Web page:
A Farmington Hills nonprofit will transform its food pantry this summer, thanks to a 100 Hometowns grant from Lowe’s.
To celebrate its 100th birthday, the national retailer has funded 100 projects across the country. Lowe’s selected the CARES project from more than 2,200 nominees.
“We really wanted to focus all the dollars to remodel the free pantry,” CARES director Todd Lipa said. “Doug Busch and his team (from Busch’s Fresh Food Market) are laying it out so that it looks like a grocery store.”
Before the COVID-19 pandemic, the CARES pantry model had guests selecting their own food items. The shift started after a mom commented how much she disliked visiting the pantry with her children and having them know she needed help.
With help from Busch’s and other donors, CARES installed shelves and coolers. The experience even included a check-out lane.
That all changed last March, when CARES switched to a drive-up model with prepackaged boxes. Lipa said that will continue through November, when the remodeled pantry is expected to open.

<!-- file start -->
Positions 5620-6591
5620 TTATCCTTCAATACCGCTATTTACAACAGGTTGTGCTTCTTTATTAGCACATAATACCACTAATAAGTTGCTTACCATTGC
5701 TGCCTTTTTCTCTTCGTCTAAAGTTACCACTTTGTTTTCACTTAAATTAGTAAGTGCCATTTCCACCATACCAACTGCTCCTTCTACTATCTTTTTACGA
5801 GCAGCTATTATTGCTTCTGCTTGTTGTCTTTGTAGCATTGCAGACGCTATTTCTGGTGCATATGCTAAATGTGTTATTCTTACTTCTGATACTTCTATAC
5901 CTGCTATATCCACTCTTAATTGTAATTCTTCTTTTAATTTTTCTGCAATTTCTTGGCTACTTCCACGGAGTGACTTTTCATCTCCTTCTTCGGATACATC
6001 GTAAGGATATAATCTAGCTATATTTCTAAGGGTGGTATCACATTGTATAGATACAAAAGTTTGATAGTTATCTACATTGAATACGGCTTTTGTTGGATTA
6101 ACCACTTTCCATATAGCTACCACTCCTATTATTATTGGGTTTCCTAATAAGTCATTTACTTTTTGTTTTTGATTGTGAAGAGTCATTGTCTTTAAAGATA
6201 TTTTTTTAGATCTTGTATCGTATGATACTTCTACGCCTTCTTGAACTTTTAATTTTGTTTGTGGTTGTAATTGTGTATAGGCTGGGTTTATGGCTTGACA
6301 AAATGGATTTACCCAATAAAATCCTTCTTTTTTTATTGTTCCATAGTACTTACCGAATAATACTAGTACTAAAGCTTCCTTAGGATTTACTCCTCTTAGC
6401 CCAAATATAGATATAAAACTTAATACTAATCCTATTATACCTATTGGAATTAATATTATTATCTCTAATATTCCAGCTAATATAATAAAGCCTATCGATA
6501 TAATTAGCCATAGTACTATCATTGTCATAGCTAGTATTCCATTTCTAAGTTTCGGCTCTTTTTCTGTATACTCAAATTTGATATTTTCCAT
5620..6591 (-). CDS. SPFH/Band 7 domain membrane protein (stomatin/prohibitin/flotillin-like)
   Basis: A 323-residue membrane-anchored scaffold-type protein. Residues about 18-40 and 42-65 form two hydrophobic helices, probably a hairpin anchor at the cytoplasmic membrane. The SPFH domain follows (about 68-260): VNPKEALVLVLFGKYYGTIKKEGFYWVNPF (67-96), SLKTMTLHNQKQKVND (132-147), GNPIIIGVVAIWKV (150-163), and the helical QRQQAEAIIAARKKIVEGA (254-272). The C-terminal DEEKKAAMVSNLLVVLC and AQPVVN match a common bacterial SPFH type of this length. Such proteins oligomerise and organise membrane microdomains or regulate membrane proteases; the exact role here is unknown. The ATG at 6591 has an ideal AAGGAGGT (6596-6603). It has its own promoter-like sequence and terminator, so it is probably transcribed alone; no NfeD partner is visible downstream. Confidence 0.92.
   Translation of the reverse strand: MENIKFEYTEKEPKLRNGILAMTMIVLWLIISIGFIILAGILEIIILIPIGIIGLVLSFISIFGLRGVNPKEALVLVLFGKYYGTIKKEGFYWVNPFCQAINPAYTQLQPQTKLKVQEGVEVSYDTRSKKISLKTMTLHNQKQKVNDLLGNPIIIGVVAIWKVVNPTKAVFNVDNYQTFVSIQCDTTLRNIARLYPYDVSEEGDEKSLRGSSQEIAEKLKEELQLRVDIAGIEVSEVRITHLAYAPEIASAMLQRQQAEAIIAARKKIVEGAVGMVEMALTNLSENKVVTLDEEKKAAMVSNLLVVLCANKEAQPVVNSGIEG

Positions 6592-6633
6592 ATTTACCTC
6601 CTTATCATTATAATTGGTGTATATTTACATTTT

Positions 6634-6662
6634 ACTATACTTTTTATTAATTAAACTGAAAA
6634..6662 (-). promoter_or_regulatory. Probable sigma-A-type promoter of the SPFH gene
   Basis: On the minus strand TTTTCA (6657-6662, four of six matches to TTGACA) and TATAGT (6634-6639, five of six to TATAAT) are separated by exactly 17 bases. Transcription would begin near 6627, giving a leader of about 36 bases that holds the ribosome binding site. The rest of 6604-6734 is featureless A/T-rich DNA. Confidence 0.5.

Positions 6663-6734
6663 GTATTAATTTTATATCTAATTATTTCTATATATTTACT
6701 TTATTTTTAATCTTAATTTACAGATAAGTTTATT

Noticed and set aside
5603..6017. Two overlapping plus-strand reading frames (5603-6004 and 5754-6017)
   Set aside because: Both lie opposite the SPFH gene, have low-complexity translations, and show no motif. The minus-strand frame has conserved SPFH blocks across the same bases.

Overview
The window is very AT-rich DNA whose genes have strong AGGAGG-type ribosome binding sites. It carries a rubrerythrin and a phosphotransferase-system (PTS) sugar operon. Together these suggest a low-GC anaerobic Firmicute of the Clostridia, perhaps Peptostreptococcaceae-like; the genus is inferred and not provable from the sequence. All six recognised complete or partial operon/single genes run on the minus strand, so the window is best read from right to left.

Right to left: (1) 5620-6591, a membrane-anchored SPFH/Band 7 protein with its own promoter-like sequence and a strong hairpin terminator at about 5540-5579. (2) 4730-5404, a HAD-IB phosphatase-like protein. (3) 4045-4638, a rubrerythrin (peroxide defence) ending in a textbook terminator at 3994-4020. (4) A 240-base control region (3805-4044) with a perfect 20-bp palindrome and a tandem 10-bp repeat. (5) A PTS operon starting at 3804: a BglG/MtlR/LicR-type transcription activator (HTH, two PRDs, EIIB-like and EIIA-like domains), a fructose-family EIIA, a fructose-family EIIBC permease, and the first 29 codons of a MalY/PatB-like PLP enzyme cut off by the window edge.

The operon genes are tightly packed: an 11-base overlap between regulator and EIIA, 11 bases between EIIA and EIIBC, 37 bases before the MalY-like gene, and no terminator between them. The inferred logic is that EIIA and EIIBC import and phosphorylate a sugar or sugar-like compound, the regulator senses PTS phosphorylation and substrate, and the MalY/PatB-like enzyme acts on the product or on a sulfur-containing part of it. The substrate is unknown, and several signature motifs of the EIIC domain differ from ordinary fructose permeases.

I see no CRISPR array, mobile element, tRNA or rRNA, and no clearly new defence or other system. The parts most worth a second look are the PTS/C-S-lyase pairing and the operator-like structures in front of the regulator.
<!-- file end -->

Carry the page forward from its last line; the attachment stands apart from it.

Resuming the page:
CARES will use Lowe’s grant dollars to install ADA (Americans with Disabilities Act) compliant doors, give the area a fresh coat of paint and new flooring, and make other improvements.
Lipa said once the project is complete, CARES hopes to “have folks come in and be proud to shop for their food and have no worries about their kids, because they’re shopping in a grocery store.”
The list of projects Lowe’s funded includes just three food pantries. You can view a full list on the company’s website.